Functional Organization of Crayfish Abdominal Ganglia: I. The Flexor Systems

UNCG Author/Contributor (non-UNCG co-authors, if there are any, appear on document)
Esther M. Leise, Professor (Creator)
The University of North Carolina at Greensboro (UNCG )
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Abstract: For insect ganglia, Altman (Advances in Physiological Science, Vol. 23. Neurobiology of Invertebrates. New York: Pergamon Press, pp. 537-555, '81) proposed that individual neuropils control different motor activities. A corollary of this hypothesis is that motor neurons involved in many behavioral functions should branch in more neuropils than those active in fewer behaviors. In crayfish, the abdominal fast-flexor muscles are active only during the generation of the powerstroke for tailflips, whereas the slow-flexor muscles are involved in the maintenance of body posture. The slow flexors are thus active in many of the crayfish's behavioral activities. To test the generality of Altman's idea, we filled groups of crayfish fast-flexor and slow-flexor motor neurons with cobalt chloride and described their shapes with respect to the ganglionic structures through which they pass. Individual fast flexors were also filled intracellularly with HRP. Ganglia containing well-filled neurons were osmicated, embedded in plastic, and sectioned. Unstained sections were examined by light microscopy and pertinent sections were photographed. We found that the paths of the larger neurites were invariant, that the dendritic domains of fast and slow motor neurons occupied distinctive sets of neuropils, and that dendrites of slow motor neurons branched in more ganglionic structures than did those of fast motor neurons. These results are consistent with Altman's hypothesis.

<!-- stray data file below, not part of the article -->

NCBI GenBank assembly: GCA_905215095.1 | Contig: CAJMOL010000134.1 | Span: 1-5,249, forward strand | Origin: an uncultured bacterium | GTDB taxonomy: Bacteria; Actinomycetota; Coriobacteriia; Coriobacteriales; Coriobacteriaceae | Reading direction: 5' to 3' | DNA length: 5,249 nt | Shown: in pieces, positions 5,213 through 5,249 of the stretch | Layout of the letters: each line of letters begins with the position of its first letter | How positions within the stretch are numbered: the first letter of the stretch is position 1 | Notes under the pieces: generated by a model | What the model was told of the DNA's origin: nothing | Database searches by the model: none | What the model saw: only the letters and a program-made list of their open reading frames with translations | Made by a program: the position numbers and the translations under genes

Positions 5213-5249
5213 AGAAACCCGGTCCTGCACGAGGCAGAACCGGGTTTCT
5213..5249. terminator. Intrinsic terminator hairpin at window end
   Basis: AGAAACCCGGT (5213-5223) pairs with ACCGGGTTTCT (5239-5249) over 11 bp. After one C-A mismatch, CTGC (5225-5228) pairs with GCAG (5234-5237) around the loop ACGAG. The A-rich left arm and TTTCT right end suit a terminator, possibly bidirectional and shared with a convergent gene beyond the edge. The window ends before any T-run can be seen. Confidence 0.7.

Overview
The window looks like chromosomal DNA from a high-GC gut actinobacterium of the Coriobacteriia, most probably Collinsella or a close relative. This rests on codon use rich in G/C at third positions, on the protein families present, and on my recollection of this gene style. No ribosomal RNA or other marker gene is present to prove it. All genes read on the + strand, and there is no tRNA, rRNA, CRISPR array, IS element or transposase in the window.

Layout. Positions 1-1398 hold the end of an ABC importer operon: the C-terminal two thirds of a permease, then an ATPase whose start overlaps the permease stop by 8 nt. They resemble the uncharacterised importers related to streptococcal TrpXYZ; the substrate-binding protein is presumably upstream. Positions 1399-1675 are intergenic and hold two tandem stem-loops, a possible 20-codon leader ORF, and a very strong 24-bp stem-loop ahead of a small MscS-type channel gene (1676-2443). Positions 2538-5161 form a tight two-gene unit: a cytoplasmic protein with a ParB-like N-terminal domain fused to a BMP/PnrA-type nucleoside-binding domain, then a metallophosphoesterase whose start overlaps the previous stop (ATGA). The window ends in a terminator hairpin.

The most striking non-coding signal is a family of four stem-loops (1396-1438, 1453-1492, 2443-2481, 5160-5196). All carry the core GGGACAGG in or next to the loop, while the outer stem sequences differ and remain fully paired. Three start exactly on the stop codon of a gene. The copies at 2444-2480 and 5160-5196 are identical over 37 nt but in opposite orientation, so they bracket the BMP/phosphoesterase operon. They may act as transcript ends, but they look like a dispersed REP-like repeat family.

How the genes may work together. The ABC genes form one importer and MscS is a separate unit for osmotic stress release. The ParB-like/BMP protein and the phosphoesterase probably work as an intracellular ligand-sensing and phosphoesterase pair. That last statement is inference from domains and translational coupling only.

Additional Information

Journal of Comparative Neurology. 253(1): 25-45.
Language: English
Date: 1986
axon tract, backfill, commissure, neuropil, motor neurons

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